Though not mentioned in the recent article, automated enforcement’s San Diego incarnation is also illegal under CVC 21455.5 ,Traffic Signal Automated Enforcement, which states: “Only a government agency, in cooperation with a law enforcement agency, may operate an automated enforcement system.” The system in San Diego is operated by Lockheed Martin IMS, a private for-profit corporation; certainly not the “government agency” called for in the statute. In fact, all the automated enforcement systems in California are being illegally operated by private corporations.
The law calls for a government agency to run the system because the policy and procedures employed by a government agency are fully open to public review, whereas the inner machinations of a private corporation are generally confidential and not open to the public. Any strategies Lockheed Martin might employ to increase the number or red-light tickets, and thereby improve its bottom line, are not open to public scrutiny.
We already know that Lockheed Martin has placed the majority of their cameras in San Diego at relatively safe intersections in higher income areas, avoiding the dangerous intersections that exist mostly in lower income neighborhoods where people can’t afford a $346 fine. What’s to keep these corporate contractors from other such profit-enhancing tactics, such as decreasing the length of the yellow lights at monitored intersections to increase violations? If they’ve already done this, how would the public ever find out?
Lockheed Martin only gets paid its $70 bounty per picture if you are found guilty. A faceless and unnamed “technician” at Lockheed ultimately “interprets” the data to determine your “guilt.” You are not permitted to question or cross examine this person in court to see how he arrived at this conclusion. Instead, a cop trained by this technician presents the company’s verdict in court. This makes the reality of the situation appear less blatant: that you are being found guilty by a corporation using the police and courts as their proxy.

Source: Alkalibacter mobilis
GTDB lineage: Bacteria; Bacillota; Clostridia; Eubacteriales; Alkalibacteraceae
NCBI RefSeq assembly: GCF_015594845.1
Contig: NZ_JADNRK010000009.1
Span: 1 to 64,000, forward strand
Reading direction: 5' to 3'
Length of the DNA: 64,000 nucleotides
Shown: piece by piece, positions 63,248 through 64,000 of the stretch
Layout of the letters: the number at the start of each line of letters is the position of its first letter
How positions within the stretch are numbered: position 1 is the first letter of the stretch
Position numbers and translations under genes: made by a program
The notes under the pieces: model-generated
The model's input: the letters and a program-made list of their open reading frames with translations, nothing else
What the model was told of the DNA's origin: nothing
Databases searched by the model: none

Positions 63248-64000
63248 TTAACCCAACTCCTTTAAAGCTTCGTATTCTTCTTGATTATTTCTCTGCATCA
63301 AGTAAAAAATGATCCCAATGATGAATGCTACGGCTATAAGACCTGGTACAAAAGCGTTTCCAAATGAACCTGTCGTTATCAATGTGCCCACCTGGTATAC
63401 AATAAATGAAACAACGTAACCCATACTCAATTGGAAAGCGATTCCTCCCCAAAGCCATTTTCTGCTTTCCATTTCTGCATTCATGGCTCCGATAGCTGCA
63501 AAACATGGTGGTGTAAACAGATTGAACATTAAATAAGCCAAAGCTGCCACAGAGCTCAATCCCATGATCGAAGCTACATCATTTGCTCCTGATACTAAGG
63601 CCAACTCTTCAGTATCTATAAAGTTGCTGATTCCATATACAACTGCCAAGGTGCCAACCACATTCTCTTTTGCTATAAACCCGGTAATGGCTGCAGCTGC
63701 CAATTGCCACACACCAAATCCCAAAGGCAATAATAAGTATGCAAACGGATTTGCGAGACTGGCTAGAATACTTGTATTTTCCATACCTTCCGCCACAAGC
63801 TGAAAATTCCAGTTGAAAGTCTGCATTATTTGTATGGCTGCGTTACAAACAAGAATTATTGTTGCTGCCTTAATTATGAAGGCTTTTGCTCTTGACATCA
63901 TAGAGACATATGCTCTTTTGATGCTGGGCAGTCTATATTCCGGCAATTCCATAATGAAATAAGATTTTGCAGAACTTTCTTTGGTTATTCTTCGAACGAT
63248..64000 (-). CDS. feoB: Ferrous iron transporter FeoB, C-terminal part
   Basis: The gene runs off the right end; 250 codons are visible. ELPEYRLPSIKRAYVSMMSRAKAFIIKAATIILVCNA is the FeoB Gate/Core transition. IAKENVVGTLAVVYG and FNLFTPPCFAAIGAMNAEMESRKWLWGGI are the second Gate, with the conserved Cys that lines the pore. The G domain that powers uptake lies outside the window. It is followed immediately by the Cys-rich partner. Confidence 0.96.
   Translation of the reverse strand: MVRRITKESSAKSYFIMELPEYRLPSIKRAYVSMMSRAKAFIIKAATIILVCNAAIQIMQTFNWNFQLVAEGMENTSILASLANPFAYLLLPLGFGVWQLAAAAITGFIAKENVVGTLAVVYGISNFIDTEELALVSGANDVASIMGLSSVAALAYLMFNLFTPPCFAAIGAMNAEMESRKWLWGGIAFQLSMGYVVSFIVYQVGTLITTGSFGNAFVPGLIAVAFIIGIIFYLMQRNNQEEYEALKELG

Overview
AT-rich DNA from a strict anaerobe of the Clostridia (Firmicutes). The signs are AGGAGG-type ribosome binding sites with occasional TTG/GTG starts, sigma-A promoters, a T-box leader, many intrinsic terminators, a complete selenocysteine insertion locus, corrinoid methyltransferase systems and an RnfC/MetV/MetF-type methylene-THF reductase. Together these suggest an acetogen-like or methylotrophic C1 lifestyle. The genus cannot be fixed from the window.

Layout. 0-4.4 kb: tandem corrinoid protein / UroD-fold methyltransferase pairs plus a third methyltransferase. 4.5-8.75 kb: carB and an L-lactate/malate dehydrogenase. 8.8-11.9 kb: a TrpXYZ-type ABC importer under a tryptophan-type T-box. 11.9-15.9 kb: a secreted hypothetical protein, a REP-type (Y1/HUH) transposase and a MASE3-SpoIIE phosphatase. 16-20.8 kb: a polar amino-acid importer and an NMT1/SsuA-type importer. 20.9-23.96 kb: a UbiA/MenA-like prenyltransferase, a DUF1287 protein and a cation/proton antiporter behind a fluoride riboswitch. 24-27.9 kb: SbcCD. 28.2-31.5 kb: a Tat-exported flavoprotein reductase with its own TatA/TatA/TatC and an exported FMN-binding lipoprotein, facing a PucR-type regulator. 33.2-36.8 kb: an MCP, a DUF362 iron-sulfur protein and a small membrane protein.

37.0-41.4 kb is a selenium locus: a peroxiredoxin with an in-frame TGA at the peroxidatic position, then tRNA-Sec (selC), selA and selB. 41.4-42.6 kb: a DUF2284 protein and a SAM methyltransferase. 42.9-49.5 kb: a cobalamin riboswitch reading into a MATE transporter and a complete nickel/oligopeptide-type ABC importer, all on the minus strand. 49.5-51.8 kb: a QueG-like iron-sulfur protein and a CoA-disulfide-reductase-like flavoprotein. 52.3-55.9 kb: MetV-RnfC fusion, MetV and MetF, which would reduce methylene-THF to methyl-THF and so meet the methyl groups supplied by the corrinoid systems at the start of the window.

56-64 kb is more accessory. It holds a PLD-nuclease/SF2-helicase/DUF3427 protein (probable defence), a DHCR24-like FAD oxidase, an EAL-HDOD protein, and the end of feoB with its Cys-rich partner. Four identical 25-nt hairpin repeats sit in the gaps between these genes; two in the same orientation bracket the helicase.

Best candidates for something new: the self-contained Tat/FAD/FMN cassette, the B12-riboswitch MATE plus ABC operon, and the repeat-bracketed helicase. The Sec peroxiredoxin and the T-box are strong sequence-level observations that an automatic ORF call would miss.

Officially, your actual guilty verdict is delivered by a judge that probably understands less about automated enforcement than you do. The judge uses the trappings of his office to officiate at this miscarriage of justice. The real judge in these cases is an anonymous technician, dreaming of how valuable his stock options will be as a thousand automated systems bloom across the Golden State.
The goal of a corporation is to increase profits not to render justice. In their quest for increased corporate revenue from their automated enforcement business, there is no limit to how Lockheed Martin might abuse California citizens. We should certainly not give any defense contractor unsupervised access to the DMV license and registration data bases or to our collective wallets (remember folks, defense contractors thought it was fair to charge us $3000 for a toilet seat). Will compromised city attorneys and judges protect us from possible abuse at the hands of defense contractors like Lockheed Martin?
Automated enforcement systems are illegal and unsupervised intrusions into our privacy and should be immediately removed.